HMHS Britannic

From Academic Kids

HMHS Britannic was the third Olympic-class ship of the White Star Line, sister ship of the Titanic and the Olympic. She was originally meant to be called the Gigantic, but because of the bad luck of her predecessor and the patriotic feelings in Britain on the verge of the First World War, she was christened the Britannic instead.

Britannic was launched on February 26 1914 and fitting out began but before Britannic could commence regular service between New York and Southampton, the war broke out and the ship was repainted as a hospital ship. Renamed HMHS (His Majesty's Hospital Ship) Britannic, she served successfully in the Mediterranean in this function.

But at 8:00 am on Tuesday, November 21 1916, while cruising off Greece in the Kea Channel, the ship was rocked without warning by a violent explosion, and sank in 55 minutes.

The sinking occurred in calm weather within sight of land, and of the 1,300 crew and medical staff aboard there were only 30 casualties. After the Titanic disaster all ships were fitted with enough lifeboats for everyone aboard, and this was not a problem on the Britannic. The main cause of death was, in fact, the premature lowering of two lifeboats. While the ship was still moving, in an attempt to beach her, two lifeboats were lowered before the official abandon ship order was given. The lifeboats were sucked in by the powerful propellers and destroyed in a grisly sight. Eventually the beaching attempt was abandoned and the rest of the crew escaped to the lifeboats and to shore. Fortunately, the ship was empty of wounded at the time of the sinking, and evacuation was relatively easy. One crew member, Violet Jessop, survived not only the sinking of the Britannic, but had also survived an earlier collision of the Olympic (1911), and the sinking of the Titanic (1912), both sisters of the Britannic.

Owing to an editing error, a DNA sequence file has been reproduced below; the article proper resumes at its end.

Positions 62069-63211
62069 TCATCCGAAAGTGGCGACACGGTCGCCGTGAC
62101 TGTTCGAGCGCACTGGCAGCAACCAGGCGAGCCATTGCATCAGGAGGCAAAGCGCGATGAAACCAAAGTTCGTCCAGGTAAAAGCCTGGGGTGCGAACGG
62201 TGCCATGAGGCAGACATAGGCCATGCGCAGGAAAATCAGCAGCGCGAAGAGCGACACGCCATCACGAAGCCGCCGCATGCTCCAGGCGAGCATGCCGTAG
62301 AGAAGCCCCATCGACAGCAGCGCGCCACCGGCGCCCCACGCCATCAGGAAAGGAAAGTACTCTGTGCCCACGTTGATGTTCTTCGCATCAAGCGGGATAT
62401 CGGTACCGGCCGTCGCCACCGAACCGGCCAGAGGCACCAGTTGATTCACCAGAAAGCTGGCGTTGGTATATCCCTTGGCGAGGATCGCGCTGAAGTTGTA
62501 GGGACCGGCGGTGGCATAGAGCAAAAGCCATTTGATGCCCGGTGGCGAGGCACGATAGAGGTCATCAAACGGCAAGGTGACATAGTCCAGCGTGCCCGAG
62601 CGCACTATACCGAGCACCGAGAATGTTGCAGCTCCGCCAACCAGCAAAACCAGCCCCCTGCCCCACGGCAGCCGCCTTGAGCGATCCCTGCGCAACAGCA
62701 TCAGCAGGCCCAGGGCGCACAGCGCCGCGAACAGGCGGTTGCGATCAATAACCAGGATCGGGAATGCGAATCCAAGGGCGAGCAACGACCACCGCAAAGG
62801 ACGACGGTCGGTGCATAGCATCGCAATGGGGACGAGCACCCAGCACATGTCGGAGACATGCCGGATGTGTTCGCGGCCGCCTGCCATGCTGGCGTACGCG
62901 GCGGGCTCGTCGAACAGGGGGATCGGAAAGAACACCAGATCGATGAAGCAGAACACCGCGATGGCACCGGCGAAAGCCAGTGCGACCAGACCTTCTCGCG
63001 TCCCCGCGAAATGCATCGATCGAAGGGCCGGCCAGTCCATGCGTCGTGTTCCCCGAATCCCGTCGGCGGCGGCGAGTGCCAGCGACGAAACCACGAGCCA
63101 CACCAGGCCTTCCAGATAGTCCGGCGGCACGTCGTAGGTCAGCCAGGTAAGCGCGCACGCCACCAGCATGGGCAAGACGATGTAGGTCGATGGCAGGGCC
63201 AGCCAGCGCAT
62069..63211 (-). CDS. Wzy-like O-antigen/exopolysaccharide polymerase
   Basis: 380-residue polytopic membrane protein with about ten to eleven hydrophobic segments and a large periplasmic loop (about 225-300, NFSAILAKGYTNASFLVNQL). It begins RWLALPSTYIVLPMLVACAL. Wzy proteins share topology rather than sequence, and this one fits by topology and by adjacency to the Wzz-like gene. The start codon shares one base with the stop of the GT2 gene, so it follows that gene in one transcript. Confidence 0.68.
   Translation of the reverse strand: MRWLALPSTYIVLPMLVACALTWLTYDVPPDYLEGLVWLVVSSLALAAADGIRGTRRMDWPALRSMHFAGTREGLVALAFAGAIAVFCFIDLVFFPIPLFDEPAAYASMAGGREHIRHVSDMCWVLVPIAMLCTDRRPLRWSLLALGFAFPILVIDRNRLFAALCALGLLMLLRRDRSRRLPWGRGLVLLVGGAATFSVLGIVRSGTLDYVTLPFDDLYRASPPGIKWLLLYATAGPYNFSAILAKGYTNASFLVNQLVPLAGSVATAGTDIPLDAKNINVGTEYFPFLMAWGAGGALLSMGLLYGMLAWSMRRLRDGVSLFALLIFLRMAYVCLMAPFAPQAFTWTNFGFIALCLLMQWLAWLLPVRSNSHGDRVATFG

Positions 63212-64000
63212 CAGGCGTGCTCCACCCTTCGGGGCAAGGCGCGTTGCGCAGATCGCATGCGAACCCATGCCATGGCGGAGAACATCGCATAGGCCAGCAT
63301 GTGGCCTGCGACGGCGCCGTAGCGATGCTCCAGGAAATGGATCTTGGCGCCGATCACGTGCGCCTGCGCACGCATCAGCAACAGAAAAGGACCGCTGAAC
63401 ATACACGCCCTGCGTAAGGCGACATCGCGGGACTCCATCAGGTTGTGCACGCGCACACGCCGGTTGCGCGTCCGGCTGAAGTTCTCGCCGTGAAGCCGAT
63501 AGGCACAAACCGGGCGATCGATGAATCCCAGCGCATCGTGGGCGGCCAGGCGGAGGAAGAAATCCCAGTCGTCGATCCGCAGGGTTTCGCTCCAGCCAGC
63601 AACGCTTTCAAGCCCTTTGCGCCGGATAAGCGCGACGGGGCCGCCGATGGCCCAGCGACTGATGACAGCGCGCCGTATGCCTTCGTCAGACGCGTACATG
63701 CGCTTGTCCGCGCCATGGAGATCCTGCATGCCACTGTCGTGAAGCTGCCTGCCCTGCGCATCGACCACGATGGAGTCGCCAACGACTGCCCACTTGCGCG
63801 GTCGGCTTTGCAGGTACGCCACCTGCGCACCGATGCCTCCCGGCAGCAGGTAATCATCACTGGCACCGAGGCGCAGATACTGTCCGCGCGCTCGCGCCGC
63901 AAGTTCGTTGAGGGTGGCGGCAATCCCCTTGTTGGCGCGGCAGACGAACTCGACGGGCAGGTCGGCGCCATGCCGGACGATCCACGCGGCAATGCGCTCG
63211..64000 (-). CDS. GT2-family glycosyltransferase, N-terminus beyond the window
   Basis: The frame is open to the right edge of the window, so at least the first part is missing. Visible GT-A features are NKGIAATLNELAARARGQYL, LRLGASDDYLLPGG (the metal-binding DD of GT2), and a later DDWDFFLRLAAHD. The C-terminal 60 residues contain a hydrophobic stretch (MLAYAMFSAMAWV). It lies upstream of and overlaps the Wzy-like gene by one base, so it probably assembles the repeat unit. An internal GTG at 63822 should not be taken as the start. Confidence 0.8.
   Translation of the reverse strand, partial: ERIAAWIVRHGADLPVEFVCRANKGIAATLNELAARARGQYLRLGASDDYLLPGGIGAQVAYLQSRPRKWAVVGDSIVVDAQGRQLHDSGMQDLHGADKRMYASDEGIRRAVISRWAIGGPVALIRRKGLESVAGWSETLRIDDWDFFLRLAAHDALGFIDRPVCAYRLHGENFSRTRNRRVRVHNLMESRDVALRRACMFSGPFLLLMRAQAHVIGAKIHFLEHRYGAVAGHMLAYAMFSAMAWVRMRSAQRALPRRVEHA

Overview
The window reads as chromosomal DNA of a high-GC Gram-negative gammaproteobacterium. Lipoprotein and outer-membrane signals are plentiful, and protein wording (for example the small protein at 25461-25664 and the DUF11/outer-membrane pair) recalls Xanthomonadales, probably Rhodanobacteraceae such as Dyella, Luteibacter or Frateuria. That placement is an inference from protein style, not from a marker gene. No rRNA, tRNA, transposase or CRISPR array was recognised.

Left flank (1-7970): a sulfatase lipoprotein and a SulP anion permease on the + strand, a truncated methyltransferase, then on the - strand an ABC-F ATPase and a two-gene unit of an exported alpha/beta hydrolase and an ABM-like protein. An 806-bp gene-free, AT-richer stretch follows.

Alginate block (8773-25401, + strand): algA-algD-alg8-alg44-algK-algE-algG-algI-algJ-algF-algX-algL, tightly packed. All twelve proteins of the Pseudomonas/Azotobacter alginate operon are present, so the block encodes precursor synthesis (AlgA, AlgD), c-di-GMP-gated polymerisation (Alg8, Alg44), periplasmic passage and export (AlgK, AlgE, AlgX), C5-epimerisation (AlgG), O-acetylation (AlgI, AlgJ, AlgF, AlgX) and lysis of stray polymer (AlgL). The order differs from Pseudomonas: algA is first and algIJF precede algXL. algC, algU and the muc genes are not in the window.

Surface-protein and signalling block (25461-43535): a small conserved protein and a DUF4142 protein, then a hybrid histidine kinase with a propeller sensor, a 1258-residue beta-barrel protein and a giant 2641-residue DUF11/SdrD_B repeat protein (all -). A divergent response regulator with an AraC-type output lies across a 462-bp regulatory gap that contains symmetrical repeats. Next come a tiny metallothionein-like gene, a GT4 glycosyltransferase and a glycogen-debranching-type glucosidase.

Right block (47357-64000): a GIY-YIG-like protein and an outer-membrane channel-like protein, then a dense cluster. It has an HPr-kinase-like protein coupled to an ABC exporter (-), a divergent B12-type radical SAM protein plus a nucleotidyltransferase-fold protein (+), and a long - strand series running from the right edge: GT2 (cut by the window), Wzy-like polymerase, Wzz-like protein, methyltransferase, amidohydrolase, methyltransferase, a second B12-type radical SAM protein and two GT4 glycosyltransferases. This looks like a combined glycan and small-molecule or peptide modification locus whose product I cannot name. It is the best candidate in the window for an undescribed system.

The cause of the sinking is now almost universally attributed to a German mine. At the time of the sinking, and on occasional subsequent occasions, it was claimed that it was hit by a torpedo, in violation of the Geneva Conventions. There is little evidence to support the torpedo theory, however the Lusitania had been torpedoed the previous year by a German U-Boat. It has also been discovered that a German U-Boat had mined the channel through which the Britannic passed only a few weeks before the sinking.

Why the ship sank has also been debated. After the Titanic disaster the Britannic was designed to be able to survive even more severe damage. The damage caused by the mine should have been within the limits that the ship could survive.

Two theories have emerged to explain why the ship went down. Some have argued that there was a secondary explosion caused by an illegal supply of munitions being transported on the hospital ship. New dives to the wreck have found no evidence for this, however. The second theory was that the water-tight doors that were meant to divide the ship into separate compartments failed to close; this theory has never been verified. It is known however that many portholes were opened earlier by hospital staff to ventilate the ship in preparation for boarding wounded upon arrival later that day. This was in violation of regulations for passage in a war zone and made the initial list irrecoverable.

The wreck of the Britannic sits in four hundred feet of water off the coast of Greece. It was first discovered and explored by Jacques Cousteau in the 1970s. It is in shallow enough water that human divers can explore the wreck, but it is regarded as a British war grave and any expedition must be approved by both the British and Greek governments.

An extremely fictionalized account of the sinking is shown in the TV movie Britannic (2000).

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